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Lake Van - - - in Turkey
Topic Started: Nov 22 2017, 05:32 PM (12 Views)
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3,000 year old castle spotted underwater

NOVEMBER 15, 2017

From the surface, Turkey's Lake Van looks like any other large body of water. Turkey's largest, the lake sits in the far eastern region of the country, near Iran. The lake has a striking blue color and is a tourist attraction, benefiting towns around its rim. But below the surface lurks another town, which had hardly been seen in thousands of years.

During a recent dive to explore the lake, archaeologists from Van Yüzüncü Yil University and a team of independent divers found an underwater fortress.

In an interview with Turkey's newswire service Andalou Agency, head of the diving team Tahsin Ceylan recounted that other archaeologists familiar with the region told them they would find little in the water.

But the team proceeded with their research anyway, based on local rumors that ancient ruins were stashed beneath the water.
Speaking to local press, Ceylan said the archaeological site spans roughly a kilometer. The visible sections of the fortress's walls range in size from 10 to 13 feet.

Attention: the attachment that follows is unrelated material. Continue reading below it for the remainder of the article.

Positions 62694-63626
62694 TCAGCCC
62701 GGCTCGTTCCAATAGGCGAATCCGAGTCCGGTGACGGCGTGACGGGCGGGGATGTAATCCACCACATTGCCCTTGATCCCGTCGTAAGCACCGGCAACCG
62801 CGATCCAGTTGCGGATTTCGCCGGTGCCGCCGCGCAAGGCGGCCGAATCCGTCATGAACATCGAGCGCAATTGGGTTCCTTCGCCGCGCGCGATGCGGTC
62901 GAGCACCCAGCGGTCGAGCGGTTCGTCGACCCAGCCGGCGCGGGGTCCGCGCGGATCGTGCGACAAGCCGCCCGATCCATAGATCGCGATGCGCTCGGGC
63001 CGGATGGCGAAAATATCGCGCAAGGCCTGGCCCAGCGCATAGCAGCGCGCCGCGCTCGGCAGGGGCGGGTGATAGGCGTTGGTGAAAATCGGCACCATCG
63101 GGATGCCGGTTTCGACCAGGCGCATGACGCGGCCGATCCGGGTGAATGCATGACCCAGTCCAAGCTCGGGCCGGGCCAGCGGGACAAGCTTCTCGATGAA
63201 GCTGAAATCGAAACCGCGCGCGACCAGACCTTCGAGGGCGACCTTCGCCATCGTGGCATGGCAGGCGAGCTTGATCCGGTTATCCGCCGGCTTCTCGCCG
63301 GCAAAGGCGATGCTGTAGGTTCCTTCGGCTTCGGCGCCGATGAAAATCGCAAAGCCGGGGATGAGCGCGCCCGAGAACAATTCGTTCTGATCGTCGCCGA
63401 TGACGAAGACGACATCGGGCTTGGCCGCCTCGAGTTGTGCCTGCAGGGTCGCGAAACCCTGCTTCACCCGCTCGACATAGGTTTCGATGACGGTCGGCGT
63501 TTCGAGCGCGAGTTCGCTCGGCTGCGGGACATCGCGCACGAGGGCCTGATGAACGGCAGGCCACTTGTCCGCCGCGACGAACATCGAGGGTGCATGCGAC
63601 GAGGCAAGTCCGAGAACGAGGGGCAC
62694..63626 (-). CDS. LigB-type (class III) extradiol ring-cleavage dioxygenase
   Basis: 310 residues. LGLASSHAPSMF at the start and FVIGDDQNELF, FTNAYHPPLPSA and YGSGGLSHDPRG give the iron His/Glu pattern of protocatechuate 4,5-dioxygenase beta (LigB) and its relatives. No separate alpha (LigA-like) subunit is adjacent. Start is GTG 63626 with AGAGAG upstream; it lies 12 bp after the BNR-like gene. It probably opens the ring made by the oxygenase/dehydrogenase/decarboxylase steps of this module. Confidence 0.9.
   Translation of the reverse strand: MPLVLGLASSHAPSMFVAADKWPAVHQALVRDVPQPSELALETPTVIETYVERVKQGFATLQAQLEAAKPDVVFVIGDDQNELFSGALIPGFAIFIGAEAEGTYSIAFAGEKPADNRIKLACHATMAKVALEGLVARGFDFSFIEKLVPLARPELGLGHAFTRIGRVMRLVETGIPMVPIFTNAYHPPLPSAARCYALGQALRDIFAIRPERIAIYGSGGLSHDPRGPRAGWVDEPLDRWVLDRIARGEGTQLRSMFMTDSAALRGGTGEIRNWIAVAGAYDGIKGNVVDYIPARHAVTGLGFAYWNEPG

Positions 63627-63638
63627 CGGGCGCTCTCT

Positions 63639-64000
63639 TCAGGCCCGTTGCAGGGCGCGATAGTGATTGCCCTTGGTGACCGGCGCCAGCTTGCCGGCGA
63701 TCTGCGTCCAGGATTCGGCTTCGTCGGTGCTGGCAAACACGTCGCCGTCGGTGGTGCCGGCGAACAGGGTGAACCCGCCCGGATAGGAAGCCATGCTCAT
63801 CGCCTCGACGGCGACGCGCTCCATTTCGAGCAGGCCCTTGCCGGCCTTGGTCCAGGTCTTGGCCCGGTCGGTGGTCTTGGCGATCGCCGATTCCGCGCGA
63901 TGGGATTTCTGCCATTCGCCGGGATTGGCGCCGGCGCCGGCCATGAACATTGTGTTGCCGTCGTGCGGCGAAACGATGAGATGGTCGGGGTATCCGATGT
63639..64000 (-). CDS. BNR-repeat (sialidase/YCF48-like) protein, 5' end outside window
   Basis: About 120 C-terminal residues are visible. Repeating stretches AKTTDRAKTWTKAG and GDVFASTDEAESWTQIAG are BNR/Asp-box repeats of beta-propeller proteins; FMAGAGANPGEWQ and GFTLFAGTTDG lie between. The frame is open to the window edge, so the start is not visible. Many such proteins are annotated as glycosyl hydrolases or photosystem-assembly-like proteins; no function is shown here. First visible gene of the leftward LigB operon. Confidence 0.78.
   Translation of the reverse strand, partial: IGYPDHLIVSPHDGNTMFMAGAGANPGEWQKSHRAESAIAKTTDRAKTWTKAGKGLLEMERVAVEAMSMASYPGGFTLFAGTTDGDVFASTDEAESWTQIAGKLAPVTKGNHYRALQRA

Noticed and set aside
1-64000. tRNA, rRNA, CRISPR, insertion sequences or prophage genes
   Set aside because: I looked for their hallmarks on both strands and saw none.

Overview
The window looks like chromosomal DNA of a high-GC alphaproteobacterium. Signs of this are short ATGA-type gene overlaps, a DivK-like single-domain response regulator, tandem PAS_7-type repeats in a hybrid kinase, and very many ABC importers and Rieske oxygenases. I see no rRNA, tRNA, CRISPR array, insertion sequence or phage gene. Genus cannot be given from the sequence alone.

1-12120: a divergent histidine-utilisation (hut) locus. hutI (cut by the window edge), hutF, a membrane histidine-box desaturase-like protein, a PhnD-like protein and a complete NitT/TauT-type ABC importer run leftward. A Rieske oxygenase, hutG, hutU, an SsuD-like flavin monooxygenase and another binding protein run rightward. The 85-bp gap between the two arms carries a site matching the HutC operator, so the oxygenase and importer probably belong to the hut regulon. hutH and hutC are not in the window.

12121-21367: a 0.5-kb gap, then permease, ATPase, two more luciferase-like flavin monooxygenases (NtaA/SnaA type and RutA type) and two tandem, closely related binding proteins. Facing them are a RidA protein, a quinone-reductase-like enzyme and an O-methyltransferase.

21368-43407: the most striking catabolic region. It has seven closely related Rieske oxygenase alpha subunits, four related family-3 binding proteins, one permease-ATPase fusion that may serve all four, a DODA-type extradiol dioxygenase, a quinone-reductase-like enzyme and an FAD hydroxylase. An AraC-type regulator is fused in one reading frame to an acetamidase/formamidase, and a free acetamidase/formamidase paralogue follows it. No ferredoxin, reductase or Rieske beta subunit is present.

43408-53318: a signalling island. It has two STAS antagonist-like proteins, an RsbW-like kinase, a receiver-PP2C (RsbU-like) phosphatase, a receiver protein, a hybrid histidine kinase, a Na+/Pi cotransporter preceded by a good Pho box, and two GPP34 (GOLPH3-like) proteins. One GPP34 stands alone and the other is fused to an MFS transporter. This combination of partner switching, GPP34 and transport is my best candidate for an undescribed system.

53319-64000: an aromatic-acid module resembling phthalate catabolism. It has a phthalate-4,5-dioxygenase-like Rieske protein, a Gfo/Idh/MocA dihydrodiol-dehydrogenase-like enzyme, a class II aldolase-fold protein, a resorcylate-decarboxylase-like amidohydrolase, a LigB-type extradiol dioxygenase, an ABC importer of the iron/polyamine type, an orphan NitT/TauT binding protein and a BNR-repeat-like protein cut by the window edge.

Video shot by Ceylan shows the underwater archaeologists swimming through the turquoise blue lake. Large stones stacked together like a brick wall puncture the lake's waters. The fortress's remaining structures range from loose piles of stones to smooth square walls.

Based on visual assessments, the team estimates the remains are roughly 3,000 years old, meaning they may have been constructed during the region's Iron Age Urartian period.

Urartu was an ancient nation that spanned modern day Turkey, Armenia, and Iran. According to the Met's Department of Near Eastern Art, Lake Van was a hub for the ancient society. A rock inscription, the oldest documented Urartian record, can be found in Van.

The archaeologists believe rising lake levels slowly submerged parts of the city over time. Large village ruins from this period can also still be found around the lake's edges, above the current water level.

Archaeologists and divers plan to continue exploring the lake to learn more about the ancient remains.
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